The Divisional Court in Zarichansky did not prescribe what should be done in all circumstances where MPAC has failed to meet its burden. At paragraph 44, the Court states three possibilities: “There may be cases in which it is appropriate for the Board to require MPAC to obtain additional evidence. There may be cases in which the taxpayer’s evidence is sufficient to assess the current value of the property. And there may be cases in which the Board can find that the previous assessed value is justifiably the current value.”
The last two solutions involve situations in which the Board has sufficient evidence to determine a current value and so those situations will not cause the Board difficulty. The first proposed solution gives MPAC, one of three statutory parties, a second chance to satisfy its burden of proving current value. This solution has caused an issue before the Board, and is generally unfair, and will be the subject of another blog in this series.
The effect of the Divisional Court’s decision in Zarichansky is that the role of subsection 40(17) of the Act remains unclear. MPAC losing means that the Board must expend its resources giving MPAC a second chance at proving current value or is left with determining current value with insufficient evidence.
Paul Daly, respected author and professor of administrative law at the University of Ottawa, has commented about the Divisional Court’s Zarichansky decision in his article One Year of Vavilov. Professor Daly writes:
[I]n Municipal Property Assessment Corporation v Zarichansky, Favreau J did not consider in detail the Ontario Assessment Board’s rationale for taking a pro-ratepayer view in situations where MPAC (which assesses properties in Ontario for the purposes of calculating municipal property taxes) has failed to discharge its burden of proof. Rather, Favreau J insisted (on correctness review) that the Board was bound by the terms of its governing statute: my cursory review of the Board’s jurisprudence suggests, however, that it had provided a reasoned basis for its approach; there is little consideration by Favreau J of whether his approach will create difficulties for the Board, MPAC and ratepayers in future cases.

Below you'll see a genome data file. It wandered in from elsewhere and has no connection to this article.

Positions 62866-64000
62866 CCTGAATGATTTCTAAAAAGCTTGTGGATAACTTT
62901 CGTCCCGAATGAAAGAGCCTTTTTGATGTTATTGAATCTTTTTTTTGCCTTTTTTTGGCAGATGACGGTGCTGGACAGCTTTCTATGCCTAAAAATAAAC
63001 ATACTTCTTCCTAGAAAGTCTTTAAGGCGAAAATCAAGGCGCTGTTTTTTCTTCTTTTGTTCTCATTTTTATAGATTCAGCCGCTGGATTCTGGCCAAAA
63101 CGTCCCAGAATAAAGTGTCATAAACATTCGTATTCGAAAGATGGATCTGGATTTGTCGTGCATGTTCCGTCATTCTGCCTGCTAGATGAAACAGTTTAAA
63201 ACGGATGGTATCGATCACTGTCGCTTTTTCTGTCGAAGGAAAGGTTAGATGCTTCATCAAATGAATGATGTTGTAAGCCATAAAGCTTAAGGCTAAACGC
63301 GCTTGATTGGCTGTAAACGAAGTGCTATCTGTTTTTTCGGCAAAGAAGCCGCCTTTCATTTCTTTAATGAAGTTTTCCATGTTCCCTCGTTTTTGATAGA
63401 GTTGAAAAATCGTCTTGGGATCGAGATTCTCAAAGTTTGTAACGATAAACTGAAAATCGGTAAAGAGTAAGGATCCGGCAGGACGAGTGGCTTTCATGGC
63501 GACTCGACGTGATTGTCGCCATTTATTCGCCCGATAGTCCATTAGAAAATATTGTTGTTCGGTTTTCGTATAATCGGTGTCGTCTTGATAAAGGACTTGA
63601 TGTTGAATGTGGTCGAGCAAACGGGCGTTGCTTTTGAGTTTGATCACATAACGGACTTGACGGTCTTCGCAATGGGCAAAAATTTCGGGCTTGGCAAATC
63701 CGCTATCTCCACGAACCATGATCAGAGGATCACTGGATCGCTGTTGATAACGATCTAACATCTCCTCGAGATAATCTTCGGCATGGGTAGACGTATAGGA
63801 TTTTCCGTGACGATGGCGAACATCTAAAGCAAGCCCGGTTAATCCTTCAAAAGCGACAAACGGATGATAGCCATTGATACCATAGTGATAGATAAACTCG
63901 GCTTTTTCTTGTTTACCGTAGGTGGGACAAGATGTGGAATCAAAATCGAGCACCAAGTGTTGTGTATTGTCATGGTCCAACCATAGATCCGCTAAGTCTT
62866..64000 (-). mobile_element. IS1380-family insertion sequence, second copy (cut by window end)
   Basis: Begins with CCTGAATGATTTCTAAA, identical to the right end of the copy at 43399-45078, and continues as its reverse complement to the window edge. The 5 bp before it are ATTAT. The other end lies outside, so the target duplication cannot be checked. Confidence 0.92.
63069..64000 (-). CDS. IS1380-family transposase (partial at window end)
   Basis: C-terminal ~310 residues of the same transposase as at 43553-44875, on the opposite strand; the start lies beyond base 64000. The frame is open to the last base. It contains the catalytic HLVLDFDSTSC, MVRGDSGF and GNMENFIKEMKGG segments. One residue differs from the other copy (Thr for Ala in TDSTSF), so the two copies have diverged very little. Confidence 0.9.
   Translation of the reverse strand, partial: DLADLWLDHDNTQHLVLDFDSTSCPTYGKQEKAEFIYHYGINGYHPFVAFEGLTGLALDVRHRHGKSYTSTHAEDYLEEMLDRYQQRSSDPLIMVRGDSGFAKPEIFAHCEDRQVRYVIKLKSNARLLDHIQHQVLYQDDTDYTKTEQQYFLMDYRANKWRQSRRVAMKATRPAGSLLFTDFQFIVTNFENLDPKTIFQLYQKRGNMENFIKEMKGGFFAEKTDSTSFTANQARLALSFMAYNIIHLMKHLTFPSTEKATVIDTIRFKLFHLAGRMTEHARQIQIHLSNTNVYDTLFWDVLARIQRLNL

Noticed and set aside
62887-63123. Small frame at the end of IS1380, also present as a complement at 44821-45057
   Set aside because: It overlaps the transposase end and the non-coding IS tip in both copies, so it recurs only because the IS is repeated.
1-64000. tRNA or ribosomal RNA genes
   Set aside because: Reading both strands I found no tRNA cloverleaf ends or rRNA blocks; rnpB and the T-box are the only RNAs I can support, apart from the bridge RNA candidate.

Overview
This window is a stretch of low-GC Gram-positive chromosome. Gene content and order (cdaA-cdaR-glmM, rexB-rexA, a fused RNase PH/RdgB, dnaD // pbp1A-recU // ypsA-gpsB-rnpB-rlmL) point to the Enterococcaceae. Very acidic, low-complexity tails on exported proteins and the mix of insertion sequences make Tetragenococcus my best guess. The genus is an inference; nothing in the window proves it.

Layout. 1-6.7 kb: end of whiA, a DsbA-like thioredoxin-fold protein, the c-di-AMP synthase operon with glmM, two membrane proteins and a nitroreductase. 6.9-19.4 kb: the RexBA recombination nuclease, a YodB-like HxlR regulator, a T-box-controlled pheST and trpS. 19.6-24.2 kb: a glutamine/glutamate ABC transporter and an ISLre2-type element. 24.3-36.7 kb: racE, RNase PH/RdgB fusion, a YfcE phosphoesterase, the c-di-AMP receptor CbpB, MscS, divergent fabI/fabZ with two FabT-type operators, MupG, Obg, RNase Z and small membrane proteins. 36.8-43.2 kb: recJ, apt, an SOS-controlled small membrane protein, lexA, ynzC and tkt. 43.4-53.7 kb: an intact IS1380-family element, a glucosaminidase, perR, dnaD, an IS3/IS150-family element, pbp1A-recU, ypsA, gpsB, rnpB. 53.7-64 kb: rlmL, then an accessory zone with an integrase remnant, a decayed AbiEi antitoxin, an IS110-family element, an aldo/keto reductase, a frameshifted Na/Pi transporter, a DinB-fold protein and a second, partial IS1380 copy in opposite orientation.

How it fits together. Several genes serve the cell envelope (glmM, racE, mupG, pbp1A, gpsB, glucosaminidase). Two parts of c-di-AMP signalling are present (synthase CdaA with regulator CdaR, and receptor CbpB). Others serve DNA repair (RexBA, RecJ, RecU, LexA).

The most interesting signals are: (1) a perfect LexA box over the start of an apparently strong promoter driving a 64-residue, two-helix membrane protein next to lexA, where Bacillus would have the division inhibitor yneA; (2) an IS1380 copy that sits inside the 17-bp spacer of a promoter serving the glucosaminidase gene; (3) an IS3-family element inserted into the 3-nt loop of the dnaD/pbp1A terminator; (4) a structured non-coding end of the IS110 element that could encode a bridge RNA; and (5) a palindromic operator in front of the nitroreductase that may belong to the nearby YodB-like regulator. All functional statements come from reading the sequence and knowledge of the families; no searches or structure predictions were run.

Cases from the Board have shown that the framework in Zarichansky is difficult to work with. This blog forms part of a series of blogs that will look at issues surrounding burden including a review of some cases where insufficient evidence has clashed with an obligation to determine value in every case. In our next blog, we will look at the historical and policy reasons for imposing the burden of proving current value on MPAC.